With housing and home renovations likely to be front and centre of future stimulus measures, NSW Labor has demanded the Berejiklian Government urgently appoint a Forest Recovery Commissioner to help the industry meet looming demand for timber.
The call comes amid reports that forward orders for timber products are being cancelled, adding to the financial pressure on timber mills and their workers in communities affected by bushfires and the COVID-19 pandemic.
Shadow Minister for Natural Resources Paul Scully said the residential construction sector and timber-dependent communities need certainty from the State Government to recover.
“The timber industry has been devastated. I have heard reports of forward orders for timber products being cancelled because of the downturn in residential construction, which is further hitting mills and their workers. The industry needs support, guidance and a clear workforce plan going forward. This will require a co-ordinating authority like a Forest Recovery Commissioner to lead the way,” Mr Scully explained
“The timber industry workers and employers stood shoulder-to-shoulder with firefighters in the fight against the bushfires, helping defend lives and property. The industry deserves some certainty about its future.
“The residential construction sector also needs clarity. It needs to know it will be able to source the required timber products locally. We don’t want these federal government grants being spent on overseas products.
“Gladys Berejiklian must wake up and realise this problem won’t fix itself. These industries and regional communities need government support and strong leadership to make a full recovery.”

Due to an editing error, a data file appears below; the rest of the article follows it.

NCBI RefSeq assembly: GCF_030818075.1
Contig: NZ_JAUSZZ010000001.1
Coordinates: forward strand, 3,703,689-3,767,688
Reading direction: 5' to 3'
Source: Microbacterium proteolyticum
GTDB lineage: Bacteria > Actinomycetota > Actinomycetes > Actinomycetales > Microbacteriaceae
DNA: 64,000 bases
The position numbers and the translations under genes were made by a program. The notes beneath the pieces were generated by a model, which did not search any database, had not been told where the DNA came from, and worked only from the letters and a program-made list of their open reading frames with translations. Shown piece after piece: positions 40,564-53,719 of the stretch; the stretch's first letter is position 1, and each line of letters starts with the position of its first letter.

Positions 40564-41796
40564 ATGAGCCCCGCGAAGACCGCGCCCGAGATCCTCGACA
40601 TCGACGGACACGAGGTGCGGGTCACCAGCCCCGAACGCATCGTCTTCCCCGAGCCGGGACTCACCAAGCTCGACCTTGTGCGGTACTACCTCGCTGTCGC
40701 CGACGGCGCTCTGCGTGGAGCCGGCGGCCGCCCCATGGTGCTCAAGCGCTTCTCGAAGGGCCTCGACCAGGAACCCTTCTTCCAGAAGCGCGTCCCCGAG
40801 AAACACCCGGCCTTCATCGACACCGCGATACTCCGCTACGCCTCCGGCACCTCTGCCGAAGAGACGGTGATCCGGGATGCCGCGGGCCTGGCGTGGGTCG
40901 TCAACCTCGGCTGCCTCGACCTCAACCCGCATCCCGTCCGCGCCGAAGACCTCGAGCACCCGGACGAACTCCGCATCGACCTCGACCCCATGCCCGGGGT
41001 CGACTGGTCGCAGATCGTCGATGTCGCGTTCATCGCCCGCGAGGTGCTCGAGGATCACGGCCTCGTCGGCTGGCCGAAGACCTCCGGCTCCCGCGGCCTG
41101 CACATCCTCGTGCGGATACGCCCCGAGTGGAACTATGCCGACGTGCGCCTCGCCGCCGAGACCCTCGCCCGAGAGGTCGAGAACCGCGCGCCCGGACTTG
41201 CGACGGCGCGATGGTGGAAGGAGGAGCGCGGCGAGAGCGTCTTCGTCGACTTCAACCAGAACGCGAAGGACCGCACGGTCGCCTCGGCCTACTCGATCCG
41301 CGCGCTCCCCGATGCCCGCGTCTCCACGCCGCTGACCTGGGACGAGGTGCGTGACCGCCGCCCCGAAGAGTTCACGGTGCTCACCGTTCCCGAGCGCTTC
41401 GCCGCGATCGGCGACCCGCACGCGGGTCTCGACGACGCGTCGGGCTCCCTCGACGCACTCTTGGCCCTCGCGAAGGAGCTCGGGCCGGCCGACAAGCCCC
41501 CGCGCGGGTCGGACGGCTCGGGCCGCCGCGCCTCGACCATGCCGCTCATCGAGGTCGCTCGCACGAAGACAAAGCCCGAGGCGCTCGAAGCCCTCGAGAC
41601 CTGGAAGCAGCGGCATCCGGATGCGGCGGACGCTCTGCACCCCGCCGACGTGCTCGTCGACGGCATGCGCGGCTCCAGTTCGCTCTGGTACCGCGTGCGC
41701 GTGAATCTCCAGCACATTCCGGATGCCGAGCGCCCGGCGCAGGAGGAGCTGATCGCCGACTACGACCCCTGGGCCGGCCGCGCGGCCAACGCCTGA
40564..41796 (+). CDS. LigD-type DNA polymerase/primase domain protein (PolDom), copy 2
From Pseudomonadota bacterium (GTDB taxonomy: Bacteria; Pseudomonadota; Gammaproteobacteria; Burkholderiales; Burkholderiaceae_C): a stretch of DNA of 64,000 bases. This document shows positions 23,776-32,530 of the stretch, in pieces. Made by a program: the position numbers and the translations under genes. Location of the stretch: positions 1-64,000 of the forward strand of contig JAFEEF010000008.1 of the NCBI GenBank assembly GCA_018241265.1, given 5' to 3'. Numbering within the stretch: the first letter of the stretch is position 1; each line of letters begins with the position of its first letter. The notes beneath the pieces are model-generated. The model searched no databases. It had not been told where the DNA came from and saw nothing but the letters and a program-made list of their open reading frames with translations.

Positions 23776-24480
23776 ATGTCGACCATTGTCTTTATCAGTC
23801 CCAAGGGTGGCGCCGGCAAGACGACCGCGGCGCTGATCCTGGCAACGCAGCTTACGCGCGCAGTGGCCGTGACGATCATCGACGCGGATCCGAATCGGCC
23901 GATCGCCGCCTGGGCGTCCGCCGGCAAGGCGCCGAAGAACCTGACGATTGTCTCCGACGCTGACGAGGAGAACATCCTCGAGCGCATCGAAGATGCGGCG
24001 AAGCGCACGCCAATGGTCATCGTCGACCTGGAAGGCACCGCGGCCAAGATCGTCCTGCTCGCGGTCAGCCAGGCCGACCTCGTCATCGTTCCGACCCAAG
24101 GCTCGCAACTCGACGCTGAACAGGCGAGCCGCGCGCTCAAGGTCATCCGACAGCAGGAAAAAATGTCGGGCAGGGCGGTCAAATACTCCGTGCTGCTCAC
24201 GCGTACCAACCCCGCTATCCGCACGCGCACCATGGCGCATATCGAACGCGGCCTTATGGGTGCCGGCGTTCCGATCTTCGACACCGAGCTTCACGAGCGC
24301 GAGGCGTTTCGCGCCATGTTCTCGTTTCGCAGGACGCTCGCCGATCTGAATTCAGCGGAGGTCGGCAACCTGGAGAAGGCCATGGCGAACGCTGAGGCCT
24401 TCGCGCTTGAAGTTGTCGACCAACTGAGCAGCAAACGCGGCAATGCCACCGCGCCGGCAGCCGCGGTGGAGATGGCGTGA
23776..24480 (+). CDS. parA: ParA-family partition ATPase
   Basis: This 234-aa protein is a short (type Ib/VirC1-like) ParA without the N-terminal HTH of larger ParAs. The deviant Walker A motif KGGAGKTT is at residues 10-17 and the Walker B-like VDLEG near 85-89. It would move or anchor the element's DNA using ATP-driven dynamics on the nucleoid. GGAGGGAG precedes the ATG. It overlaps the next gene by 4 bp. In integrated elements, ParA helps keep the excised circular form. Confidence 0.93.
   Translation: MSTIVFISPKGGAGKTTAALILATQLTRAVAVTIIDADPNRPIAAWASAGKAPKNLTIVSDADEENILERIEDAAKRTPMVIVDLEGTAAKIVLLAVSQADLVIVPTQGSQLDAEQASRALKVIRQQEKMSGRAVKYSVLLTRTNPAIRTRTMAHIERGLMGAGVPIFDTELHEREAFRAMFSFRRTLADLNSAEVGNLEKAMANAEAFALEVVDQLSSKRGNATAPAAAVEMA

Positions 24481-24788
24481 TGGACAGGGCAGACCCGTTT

Mr Scully said the Government has previously heeded Labor’s calls about the timber industry, including the recent announcement it will re-establish plantation areas and guarantee re-planting to timber-dependent communities across the state, including Tumut, Bathurst, Bombala and Grafton.
The Government also abandoned the sell-off of Forestry Corporation and agreed to contribute to the costs of rebuilding fencing where private property adjoins Forestry Corporation estates. These actions were outlined by Labor in February during a Shadow Cabinet meeting at Tumut.
Mr Scully added the remaining measures in Labor’s comprehensive Forestry Recovery Plan also need to be adopted, including:
- Appointing a Forest Recovery Commissioner and timber industry recovery taskforce to guide the implementation of a recovery plan following the recent bushfires and COVID-19 pandemic;
- Establishing a workforce plan for timber mill workers as the industry runs to lower capacity as is expected to start over the next 12 months;
- Repairing damaged roads, fire trails, bridges, power and communications infrastructure in forestry estates and;
- Eradicating weeds and pests, especially blackberries which are a substantial contributor to high fuel loads.
More than 50,000 hectares or around 25 per cent of the state’s pine plantations were burnt during the recent bushfire crisis, and a third of softwood and 15 per cent of hardwood plantations on the state’s north coast were also damaged.
The timber industry is salvaging burnt timber before it’s attacked by insects and becomes unusable.
Mr Scully said: “This is a race against time as once this salvage activity hits a wall future timber supply could be up to a decade away while plantation seedlings grow into harvestable timber.
“This supply problem will have an impact on the available timber for house frames, floorboards, decking, fences, bridges, power poles and other products.
“The Government does not appear to have a plan for the timber industry and its dependent communities between the period burnt timber salvaging ends and when the harvesting of new plantations begins.
“I renew my call for a Forest Recovery Commissioner to help guide the timber and forestry industry’s sustainable recovery across New South Wales and to support local jobs in timber dependent communities and across the residential construction sector.”